Phosphorus pentasulfide

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Phosphorus decasulfide
Phosphorus decasulfide
Phosphorus decasulfide
Other names
phosphorus sulfide
sulfur phosphide
phosphorus persulfide
diphosphorus pentasulfide
tetraphosphorus decasulfide
phosphorus decasulfide
3D model (JSmol)
ECHA InfoCard 100.013.858
EC Number 215-242-4
RTECS number TH4375000
P2S5 or dimer P4S10
Molar mass 444.555 g mol
Appearance greenish-gray to yellow solid[1]
Odor rotten eggs[1]
Density 2.09 g/cm3
Melting point 288 °C (550 °F; 561 K)
Boiling point 514 °C (957 °F; 787 K)
Solubility in other solvents 0.222 g / 100g CS2 (at 17 °C)
Insoluble in C6H6
Insoluble in hot xylene
Insoluble in hot anisole.
Vapor pressure 1 mmHg (300°C)[1]
triclinic, aP28
P-1, No. 2
Lethal dose or concentration (LD, LC):
389 mg/kg (oral, rat)[2]
US health exposure limits (NIOSH):
PEL (Permissible)
TWA 1 mg/m3[1]
REL (Recommended)
TWA 1 mg/m3 ST 3 mg/m3[1]
IDLH (Immediate danger)
250 mg/m3[1]
Related compounds
Related compounds
Except where otherwise noted, data are given for materials in their standard state (at 25 °C [77 °F], 100 kPa).
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Infobox references

Phosphorus pentasulfide is the inorganic compound with the formula P2S5 or dimer P4S10. This yellow solid is the one of two phosphorus sulfides of commercial value. Samples often appear greenish-gray due to impurities. It is soluble in carbon disulfide but reacts with many other solvents such as alcohols, DMSO, and DMF.[3]

Structure and synthesis[edit]

Its tetrahedral molecular structure is similar to that of adamantane and almost identical to the structure of phosphorus pentoxide.[4]

Phosphorus pentasulfide is obtained by the reaction of liquid white phosphorus (P4) with sulfur above 300 °C. The first synthesis of P4S10 by Berzelius in 1843 [5][6] was by this method. Alternatively, P4S10 can be formed by reacting elemental sulfur or pyrite, FeS2, with ferrophosphorus, a crude form of Fe2P (a byproduct of P4 production from phosphate rock):

4 Fe2P + 18 S → P4S10 + 8 FeS
4 Fe2P + 18 FeS2 + heat → P4S10 + 26 FeS


Approximately 150,000 tons of P4S10 are produced annually. The compound is mainly converted to other derivatives for use as lubrication additives such zinc dithiophosphates. It is also used in the production of pesticides such as Parathion and Malathion.[7] It is also a component of some amorphous solid electrolytes (e.g. Li2S-P2S5) for some types of lithium batteries.

Phosphorus pentasulfide is a dual-use material, for the production of early insecticides such as Amiton and also for the manufacture of the related VX nerve agents.


Due to hydrolysis by atmospheric moisture, P4S10 evolves H2S, thus P4S10 is associated with a rotten egg odour. Aside from H2S, hydrolysis of P4S10 eventually gives phosphoric acid:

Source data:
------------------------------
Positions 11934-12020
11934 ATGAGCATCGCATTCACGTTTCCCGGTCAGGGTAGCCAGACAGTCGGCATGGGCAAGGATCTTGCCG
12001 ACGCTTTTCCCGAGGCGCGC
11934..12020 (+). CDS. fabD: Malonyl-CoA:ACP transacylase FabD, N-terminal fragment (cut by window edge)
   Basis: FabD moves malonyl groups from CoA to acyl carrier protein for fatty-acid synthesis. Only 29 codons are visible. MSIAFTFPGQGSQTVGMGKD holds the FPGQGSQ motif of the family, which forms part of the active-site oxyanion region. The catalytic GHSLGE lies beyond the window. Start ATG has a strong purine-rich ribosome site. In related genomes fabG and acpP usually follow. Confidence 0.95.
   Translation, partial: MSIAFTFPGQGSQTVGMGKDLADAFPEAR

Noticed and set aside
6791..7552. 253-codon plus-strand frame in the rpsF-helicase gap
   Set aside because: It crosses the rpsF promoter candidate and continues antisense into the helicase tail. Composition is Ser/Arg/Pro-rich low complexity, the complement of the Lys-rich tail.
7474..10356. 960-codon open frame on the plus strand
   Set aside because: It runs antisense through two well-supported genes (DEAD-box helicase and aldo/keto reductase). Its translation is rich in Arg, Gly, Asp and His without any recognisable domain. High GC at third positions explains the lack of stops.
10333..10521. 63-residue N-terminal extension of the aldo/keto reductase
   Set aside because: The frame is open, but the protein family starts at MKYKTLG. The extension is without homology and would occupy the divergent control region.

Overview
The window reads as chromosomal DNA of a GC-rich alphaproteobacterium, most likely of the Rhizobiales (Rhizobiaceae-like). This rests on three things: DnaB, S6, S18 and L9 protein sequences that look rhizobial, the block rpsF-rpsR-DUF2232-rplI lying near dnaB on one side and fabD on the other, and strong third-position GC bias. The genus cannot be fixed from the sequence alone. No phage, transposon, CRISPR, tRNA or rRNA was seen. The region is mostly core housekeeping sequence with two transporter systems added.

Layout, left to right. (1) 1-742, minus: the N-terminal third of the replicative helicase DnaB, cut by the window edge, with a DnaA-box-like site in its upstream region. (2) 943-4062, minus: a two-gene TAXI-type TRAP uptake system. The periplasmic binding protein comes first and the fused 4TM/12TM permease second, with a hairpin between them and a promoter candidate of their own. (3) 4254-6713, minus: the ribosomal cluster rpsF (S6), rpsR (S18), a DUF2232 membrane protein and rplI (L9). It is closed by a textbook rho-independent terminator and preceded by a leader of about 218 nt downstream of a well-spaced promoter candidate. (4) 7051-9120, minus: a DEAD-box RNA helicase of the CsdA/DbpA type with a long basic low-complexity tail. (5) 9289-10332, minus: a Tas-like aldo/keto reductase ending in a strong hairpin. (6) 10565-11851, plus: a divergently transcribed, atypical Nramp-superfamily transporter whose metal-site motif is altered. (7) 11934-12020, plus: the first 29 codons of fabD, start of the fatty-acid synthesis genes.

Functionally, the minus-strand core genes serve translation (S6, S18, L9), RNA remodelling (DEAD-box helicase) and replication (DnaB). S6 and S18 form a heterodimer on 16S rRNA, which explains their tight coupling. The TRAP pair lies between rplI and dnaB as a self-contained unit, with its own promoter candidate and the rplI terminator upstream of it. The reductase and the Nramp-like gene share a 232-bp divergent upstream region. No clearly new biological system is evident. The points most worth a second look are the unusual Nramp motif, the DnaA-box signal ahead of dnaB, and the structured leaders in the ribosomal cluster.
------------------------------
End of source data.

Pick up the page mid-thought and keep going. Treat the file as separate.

P4S10 + 16 H2O → 4 H3PO4 + 10 H2S

Other mild nucleophiles react with P4S10, including alcohols and amines. Aromatic compounds such as anisole, ferrocene and 1-methoxynaphthalene react to form 1,3,2,4-dithiadiphosphetane 2,4-disulfides such as Lawesson's reagent.

In organic chemistry P4S10 is used as a thionation reagent. Reactions of this type require refluxing solvents such as benzene, dioxane, or acetonitrile with P4S10 dissociating into P2S5. P2S5 can be trapped for example as the pyridine complex.

Ketones are converted to thioketones. In esters, imides and lactones the oxygen atom can also be replaced by sulfur. With amides the reaction product is a thioamide. With 1,4-diketones the reagent forms thiophenes. Compared to the better known Lawesson's reagent P4S10 suffers from reduced yields.[8]

It is also used to deoxygenate sulfoxides.


  1. ^ a b c d e f "NIOSH Pocket Guide to Chemical Hazards #0510". National Institute for Occupational Safety and Health (NIOSH). 
  2. ^ "Phosphorus pentasulfide". Immediately Dangerous to Life and Health. National Institute for Occupational Safety and Health (NIOSH). 
  3. ^ Scott D. Edmondson, Mousumi Sannigrahi "Phosphorus(V) sulfide" Encyclopedia of Reagents for Organic Synthesis 2004 John Wiley & Sons. doi:10.1002/047084289X.rp166s.pub2
  4. ^ Corbridge, D. E. C. (1995). Phosphorus: An Outline of its Chemistry, Biochemistry, and Technology (5th ed.). Amsterdam: Elsevier. ISBN 0-444-89307-5. 
  5. ^ Berzelius, J. (1843). "Ueber die Verbindungen des Phosphors mit Schwefel". Annalen der Chemie und Pharmacie. 46 (2): 129–154. doi:10.1002/jlac.18430460202. 
  6. ^ Berzelius, J. (1843). "Ueber die Verbindungen des Phosphors mit Schwefel". Annalen der Chemie und Pharmacie. 46 (3): 251–281. doi:10.1002/jlac.18430460303.  (continuation of p. 154 of the same volume)
  7. ^ Bettermann, G.; Krause, W.; Riess, G.; Hofmann, T. (2002). "Phosphorus Compounds, Inorganic". Ullmann's Encyclopedia of Industrial Chemistry. Weinheim: Wiley-VCH. doi:10.1002/14356007.a19_527. 
  8. ^ Ozturk, T.; Ertas, E.; Mert, O. (2010). "A Berzelius Reagent, Phosphorus Decasulfide (P4S10), in Organic Syntheses". Chemical Reviews. 110 (6): 3419–3478. PMID 20429553. doi:10.1021/cr900243d.